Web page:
My Off-White Khmer Romance 3November 12, 2008
She flew in on a beautiful Southern California summer day. As it turned out, we would indeed have lots of time to spend together as I had quit my job the week before. In retrospect, there were two problems with this scenario: the woman and I would be together day and night, and my mood was negatively affected by the life change. I was, however, elated to see her, and we hugged in the airport and she cried.
It was a long ride back to the apartment and traffic was terrible. Los Angeles is rather beautiful, but this in no way extends to the freeways. We got back to the apartment and I could tell she was exhausted from her trip, but she wanted to go out and see L.A. I took for a scenic ride through the Hollywood Hills and we had a nice dinner on the Sunset Strip. We got along well and we both were very excited to be together, but there were many quiet spots in the conversation. The conversation was also extremely superficial. It wasn’t like we were going to discuss the economy or foreign affairs.
As we drove back to my apartment, the conversation dried up completely. I couldn’t think of anything to say. My mind was racing as to the possibilities for the evening and I realized that I was not concentrating as much on driving safely as I should have been. I don’t know what she was thinking about, but the sexual tension in the air was palatable. I think she felt it, too. It was like a high school prom date and something was going to happen. Usually it is a good idea to have a plan of action with a woman, but with her, there was no frame of reference. I simply didn’t know Khmer culture very well and was going to let the situation unfold the only way I knew how.
Once inside the apartment, we embraced again. It was a more intimate embrace that at the airport. I desired her more than any woman before her. Looking back, it could only have been a result of the pent-up feelings we had for one another mixed with the freedom we now had away from the attention (positive or negative) that mixed couples are exposed to in Cambodia. Add into the mix a raw lust bordering on the uncivilized and there was to be only one conclusion to the evening.
I took her into the bedroom and made passionate love to her. Two things were certain: she was not a virgin and she had been hiding the most beautiful body I had ever seen under a plain clothes disguise. It was a sweet and soft passion-filled night. She was not skilled in the art of lovemaking, but was a very willing and eager partner. Exhausted, we held each other tight and softly kissed. Then she spoke the words that would eventually end the relationship.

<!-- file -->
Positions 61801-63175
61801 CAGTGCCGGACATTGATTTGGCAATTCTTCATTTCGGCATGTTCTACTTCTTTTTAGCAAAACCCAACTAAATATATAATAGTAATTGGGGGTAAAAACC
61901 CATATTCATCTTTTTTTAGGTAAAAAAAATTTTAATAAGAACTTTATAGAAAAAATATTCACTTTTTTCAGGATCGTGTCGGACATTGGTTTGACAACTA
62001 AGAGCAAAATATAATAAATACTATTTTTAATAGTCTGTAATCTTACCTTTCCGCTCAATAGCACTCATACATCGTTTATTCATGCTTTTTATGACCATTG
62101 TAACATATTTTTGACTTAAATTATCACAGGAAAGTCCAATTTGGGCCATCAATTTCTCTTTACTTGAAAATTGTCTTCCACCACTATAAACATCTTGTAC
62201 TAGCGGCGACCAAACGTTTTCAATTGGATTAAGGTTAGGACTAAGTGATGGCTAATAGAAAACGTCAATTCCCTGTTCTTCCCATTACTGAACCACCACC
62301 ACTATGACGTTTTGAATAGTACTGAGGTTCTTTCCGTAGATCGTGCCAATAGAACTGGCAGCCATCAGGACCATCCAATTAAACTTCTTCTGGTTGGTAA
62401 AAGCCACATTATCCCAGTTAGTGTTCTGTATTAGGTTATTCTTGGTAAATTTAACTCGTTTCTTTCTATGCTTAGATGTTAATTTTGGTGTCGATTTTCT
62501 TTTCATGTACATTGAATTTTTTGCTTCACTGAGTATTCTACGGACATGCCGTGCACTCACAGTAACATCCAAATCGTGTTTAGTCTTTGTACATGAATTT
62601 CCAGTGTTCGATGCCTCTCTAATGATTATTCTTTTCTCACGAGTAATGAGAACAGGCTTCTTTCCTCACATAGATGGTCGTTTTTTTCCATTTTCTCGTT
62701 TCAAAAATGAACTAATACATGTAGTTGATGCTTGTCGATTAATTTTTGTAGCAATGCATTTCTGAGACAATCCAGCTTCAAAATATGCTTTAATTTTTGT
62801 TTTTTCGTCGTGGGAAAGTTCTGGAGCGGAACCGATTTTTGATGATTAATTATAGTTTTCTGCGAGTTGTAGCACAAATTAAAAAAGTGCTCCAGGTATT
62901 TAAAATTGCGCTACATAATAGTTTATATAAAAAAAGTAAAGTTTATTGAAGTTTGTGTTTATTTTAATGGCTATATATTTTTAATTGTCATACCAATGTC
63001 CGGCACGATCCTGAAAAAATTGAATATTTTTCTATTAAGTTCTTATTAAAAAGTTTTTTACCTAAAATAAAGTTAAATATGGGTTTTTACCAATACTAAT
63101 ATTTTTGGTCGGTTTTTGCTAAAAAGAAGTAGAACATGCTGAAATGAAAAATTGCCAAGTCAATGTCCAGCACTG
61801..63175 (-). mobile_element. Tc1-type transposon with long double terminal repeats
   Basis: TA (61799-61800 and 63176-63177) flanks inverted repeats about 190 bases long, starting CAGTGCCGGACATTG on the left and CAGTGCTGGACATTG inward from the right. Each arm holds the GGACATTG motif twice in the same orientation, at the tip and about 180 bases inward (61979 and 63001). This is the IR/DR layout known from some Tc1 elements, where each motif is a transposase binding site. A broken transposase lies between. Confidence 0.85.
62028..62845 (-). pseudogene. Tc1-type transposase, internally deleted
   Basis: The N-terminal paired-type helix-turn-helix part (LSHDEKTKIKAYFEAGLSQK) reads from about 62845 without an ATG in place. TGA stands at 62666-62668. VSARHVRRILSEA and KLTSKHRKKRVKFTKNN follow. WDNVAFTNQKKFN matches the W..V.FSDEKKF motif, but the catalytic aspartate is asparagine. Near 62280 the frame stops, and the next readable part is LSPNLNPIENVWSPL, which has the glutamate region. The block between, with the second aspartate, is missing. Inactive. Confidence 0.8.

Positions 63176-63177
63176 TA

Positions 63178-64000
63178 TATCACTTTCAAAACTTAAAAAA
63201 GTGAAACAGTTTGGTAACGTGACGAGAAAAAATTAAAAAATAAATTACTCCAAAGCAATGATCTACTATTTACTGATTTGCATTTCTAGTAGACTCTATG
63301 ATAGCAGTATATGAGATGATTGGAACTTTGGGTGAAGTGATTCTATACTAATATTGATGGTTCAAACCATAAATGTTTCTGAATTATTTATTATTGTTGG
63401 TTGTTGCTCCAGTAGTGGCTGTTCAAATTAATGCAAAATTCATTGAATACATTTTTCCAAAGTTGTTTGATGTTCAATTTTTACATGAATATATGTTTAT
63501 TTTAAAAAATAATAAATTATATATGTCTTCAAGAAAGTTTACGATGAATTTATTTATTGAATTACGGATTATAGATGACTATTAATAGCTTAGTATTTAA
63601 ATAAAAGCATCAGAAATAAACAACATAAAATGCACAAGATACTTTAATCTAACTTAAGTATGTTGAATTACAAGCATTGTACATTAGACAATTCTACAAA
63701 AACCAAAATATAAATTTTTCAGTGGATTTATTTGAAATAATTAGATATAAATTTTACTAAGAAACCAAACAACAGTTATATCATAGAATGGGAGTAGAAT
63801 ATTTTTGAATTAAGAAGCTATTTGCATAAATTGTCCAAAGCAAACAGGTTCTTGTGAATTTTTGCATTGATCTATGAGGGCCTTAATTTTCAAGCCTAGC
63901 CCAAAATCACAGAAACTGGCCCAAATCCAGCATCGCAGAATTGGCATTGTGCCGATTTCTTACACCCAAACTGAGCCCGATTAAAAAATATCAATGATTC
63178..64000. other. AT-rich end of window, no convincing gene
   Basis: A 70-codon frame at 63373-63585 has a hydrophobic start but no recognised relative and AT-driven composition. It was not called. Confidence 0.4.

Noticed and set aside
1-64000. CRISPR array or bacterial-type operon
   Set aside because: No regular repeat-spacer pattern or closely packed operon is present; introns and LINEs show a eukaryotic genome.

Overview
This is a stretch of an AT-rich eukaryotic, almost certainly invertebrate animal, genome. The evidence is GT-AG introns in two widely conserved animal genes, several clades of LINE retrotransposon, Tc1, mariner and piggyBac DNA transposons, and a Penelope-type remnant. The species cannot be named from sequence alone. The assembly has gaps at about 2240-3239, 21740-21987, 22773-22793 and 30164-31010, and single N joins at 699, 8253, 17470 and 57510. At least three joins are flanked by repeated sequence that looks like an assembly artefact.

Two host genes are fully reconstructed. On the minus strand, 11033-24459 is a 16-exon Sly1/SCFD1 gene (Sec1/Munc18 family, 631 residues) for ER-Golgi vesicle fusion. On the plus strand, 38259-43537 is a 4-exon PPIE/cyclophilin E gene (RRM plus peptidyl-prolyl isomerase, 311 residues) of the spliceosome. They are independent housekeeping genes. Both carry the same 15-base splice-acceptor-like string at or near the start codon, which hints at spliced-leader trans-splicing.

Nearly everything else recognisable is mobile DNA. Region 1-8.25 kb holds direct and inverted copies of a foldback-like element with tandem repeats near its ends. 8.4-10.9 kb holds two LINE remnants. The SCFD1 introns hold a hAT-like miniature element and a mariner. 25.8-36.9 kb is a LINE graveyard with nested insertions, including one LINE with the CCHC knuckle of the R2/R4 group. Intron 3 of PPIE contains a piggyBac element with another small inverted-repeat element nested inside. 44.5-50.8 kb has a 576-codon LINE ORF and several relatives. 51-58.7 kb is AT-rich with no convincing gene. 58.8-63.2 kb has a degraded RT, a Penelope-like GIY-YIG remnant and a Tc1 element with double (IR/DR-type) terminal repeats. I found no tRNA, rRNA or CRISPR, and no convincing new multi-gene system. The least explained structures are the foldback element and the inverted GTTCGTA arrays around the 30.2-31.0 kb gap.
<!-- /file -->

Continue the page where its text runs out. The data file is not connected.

“I think we should get married soon.”
(Extremely long pause). “Uh…………well, that is certainly something to consider. But I don’t think we should talk about marriage until we have known each other at least a year.”
That came across exactly for what it was: a canned speech I had memorized and have repeated countless times for all the wannabe next Mrs. Jack Deckards. My first marriage didn’t exactly end as planned, and I wasn’t going to rush into the next one. I should have more carefully considered and responded to what she said rather than to deflect her obviously thought out suggestion. Instead, I came off as blowing her off. It was not what I had planned, but I was scared and didn’t want to get pulled into the conversation. In silence, we drifted off to sleep.
We spent a lot of time in Hollywood and Malibu, and even drove down for a day trip to San Diego. We had fun, but we really didn’t have very much to talk about. We had nothing in common. I enjoy exercising as a hobby, and most Khmer are not big into doing things that require expending much energy. We would go to USC and I would run the track and she would sit and watch. I thought a lot about the relationship and whether or not it could work out. I was unemployed and didn’t know what to do, and there was really no way that I could consider marriage to the girl at that time.
I think she took this as rejection rather than reluctance. She had thought this out well, but she wouldn’t explain to me what she thought would be the course to marriage, where we would live, or any of the details. I took it as a cultural difference between us, and that she was expecting me to take the lead in suggesting marriage, making decisions on where to live, and what we would do. I was in no position to do that at the time.
She decided that she was going to the east coast to stay with friends she had who used to live in Phnom Penh. She stayed with me for two weeks and then she walked out of my life forever. I now rationalize that the marriage wouldn’t have worked out well, that I wouldn’t be happy living in Phnom Penh, that she would be able to mentally stimulate me. But a part of me knows that she would have made me happy. Her sweet attitude and the peace she filled me with remain fond memories.
I don’t know whether I made the wrong choice or not. Most people feel that if there is a decision to be made, that there is a right choice and a wrong choice. If the choice turns out badly, automatically one assumes that they made the wrong choice and that the other choice was the right one. But what if both choices are the wrong choices?